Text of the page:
This was also a question I had as well. Is the tether more of an "idea" rather than a physical thing? Because once Adelaide #1 switches with Adelaide #2 then #1 becomes tethered to everything that #2 now does above ground, but #1 is the one born with the "soul" so it doesn't seem like that should be the case. Yet, #1 mentions that everything #2 does effects her (i.e. Having a C-Section operation, dancing, etc).

6 minutes ago, WatchOutForSnakes said:

Also, I'm still not sure what actually happened with the dance they talked about? There seemed to have been some big miraculous Godly intervention, but it wasn't clear to me what it was. 

In my opinion, I believe that is really when the Underground people saw that Adelaide had a soul, because dance is something that is truly spectacular to watch when soul is put into it. I loved that sequence because they show the ways those two are dancing and it's not identical. I'm not sure if it is supposed to be identical or not but Adelaide #2 now above ground is doing very methodical technical moves in ballet, and Adelaide #1 underground is doing very wild interpretive movements. I believe those watching her dance could see she was not one of them in that moment. But, that begs the question, did she never speak or yell or try to get out of that situation before then? That also takes me back to my thought that the tether is not a physical thing because it seems like once #2 goes above ground then that's that and #1 is stuck there until the uprising.

10 minutes ago, WatchOutForSnakes said:

Last question (for now) - Did adult Adelaide know she was from the underground the whole movie? I think she did, and it made the second watch more interesting.

I think she knew as well, which definitely makes the exposition seem way more clunky because she keeps asking "What do you want" and Red!Adelaide seems to mainly be explaining this all to her specifically, because she continuously ignores Gabe and Zora speaking. But now knowing what we know that seems absolutely pointless.

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1 hour ago, taylorannephoto said:

I think she knew as well, which definitely makes the exposition seem way more clunky because she keeps asking "What do you want" and Red!Adelaide seems to mainly be explaining this all to her specifically, because she continuously ignores Gabe and Zora speaking. But now knowing what we know that seems absolutely pointless.

The only thing I could otherwise think of was that she suppressed the experience and grew up learning to fit in. 

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21 hours ago, taylorannephoto said:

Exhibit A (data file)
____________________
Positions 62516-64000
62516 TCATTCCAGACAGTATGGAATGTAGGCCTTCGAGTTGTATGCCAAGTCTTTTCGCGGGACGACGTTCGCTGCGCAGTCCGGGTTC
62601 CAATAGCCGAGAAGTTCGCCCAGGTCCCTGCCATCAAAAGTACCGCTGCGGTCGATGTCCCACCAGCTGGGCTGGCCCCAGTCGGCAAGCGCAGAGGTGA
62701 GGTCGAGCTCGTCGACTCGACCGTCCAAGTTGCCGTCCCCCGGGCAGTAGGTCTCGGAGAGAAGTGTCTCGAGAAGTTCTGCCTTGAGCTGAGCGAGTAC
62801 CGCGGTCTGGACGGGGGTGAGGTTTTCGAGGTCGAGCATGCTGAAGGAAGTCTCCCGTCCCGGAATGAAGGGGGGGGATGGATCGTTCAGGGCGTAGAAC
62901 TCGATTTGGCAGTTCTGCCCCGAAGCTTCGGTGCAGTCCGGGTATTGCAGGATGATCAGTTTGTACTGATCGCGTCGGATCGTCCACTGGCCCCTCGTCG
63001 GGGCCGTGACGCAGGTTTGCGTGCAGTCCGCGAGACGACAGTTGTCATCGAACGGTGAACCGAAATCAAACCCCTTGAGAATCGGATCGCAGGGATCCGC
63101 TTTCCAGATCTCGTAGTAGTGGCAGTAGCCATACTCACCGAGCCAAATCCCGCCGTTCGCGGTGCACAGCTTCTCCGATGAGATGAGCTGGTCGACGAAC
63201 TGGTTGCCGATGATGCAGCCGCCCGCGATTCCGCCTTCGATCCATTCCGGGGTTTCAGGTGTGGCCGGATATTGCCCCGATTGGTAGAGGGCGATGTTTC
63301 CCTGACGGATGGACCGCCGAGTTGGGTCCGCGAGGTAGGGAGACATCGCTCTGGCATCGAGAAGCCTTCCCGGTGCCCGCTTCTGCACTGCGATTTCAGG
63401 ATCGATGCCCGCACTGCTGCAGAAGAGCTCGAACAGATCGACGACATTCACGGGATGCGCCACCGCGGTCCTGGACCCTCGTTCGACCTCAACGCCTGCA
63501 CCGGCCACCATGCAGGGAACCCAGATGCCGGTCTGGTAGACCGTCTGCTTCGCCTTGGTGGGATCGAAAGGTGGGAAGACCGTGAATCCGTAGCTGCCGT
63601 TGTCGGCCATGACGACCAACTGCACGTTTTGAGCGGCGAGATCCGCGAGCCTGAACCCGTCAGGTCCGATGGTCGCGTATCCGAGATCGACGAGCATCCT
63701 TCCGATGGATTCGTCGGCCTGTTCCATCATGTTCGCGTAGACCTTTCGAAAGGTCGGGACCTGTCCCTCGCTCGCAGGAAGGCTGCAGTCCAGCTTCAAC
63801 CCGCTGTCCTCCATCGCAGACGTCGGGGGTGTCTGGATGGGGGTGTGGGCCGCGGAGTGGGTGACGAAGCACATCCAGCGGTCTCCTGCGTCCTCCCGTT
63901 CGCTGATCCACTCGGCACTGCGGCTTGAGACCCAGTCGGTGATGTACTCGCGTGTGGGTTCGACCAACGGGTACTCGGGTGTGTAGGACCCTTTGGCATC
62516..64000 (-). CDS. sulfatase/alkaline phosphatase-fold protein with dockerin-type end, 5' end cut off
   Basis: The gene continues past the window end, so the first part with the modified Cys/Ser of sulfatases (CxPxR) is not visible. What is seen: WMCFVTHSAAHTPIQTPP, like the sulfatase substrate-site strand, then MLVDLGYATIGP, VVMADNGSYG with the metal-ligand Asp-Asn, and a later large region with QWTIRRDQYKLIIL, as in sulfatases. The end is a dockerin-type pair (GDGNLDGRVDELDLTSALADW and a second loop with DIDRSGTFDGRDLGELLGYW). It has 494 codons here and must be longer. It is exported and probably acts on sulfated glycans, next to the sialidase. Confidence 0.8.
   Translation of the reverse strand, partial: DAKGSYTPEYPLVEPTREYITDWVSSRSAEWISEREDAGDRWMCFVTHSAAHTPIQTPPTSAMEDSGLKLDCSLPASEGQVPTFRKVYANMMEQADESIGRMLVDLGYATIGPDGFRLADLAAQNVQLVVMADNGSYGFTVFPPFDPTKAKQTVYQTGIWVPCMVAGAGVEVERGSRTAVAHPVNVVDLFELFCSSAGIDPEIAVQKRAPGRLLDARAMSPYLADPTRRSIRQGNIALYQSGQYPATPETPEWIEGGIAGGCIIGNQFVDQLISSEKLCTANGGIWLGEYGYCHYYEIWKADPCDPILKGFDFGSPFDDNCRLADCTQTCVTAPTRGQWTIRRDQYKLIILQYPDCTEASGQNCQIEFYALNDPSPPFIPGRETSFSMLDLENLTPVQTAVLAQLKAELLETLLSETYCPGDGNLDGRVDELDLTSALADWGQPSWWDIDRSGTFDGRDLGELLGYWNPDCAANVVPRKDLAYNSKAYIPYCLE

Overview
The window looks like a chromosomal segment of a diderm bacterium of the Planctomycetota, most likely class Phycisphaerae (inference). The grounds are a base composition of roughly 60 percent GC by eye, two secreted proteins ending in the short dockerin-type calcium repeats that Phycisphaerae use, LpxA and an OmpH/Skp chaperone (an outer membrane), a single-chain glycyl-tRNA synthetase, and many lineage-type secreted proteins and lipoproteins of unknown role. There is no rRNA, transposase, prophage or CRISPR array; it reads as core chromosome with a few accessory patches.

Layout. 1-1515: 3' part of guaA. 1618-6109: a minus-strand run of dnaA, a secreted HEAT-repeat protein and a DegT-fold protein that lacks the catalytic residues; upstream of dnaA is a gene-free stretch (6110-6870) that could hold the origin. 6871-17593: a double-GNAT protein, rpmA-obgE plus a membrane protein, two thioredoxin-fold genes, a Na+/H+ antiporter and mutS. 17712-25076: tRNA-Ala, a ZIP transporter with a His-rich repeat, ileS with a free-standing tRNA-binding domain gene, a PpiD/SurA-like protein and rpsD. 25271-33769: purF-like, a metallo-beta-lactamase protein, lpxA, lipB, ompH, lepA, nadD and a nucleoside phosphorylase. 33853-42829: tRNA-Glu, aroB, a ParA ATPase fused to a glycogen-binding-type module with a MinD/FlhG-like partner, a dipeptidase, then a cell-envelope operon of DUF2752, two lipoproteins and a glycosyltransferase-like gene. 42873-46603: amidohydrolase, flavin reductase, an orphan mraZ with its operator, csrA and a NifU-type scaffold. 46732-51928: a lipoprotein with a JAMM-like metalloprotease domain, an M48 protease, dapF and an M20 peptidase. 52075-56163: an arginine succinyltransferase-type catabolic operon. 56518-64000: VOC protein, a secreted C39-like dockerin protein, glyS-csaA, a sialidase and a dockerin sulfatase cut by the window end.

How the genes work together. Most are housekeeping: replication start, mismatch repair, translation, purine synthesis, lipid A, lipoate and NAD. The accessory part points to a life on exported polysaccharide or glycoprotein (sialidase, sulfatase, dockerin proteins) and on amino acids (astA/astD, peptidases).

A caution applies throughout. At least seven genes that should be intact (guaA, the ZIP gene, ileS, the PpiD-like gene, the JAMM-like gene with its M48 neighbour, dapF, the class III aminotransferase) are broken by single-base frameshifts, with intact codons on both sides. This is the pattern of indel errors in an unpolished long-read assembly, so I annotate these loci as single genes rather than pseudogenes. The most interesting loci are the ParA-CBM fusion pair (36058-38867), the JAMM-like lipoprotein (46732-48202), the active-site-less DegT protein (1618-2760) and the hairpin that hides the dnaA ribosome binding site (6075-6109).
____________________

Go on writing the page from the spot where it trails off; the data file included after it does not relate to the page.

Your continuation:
Okay I'm gonna start off now that I have more time lol.

I'm 100% in love with this movie, but I still have questions that I wouldn't have had if Jordan hadn't peppered in just enough information to raise these questions.

I get that they are tethered and that everything that happens underground is the result of what the people above ground are doing. However, Red Lupita says they were all created by someone and that the people above ground were just puppets to be controlled. A friend had said he heard in that monologue that it didn't work so the people above ground actually weren't controlled at all, but it still doesn't make a lot of sense to me, especially after reading a couple of articles that address what I had heard (can't remember where I read one but it was titled something like "Us Removes the Idea of Free Will").

My question then is: What the fuck is happening then? I know I heard her say the people above ground were being controlled like puppets, but if their actions are actually controlled by the people below ground then 1. How can they make choices based on things they are not seeing and 2. None of their anger is really then warranted because everything is *their* doing and the above ground people don't even know it.

And it's this that made me leave off a full star from my rating because I really thought this was a perfectly creepy movie with some really good comedic moments thrown in (the entire scene with Tim and Winston was slapstick comedy GOLD), but I think the story would have held up much better for me if Jordan had just left it at something like we all have a tether to a double, and that's that. No need for the couple of lines going deeper that only cause more confusion.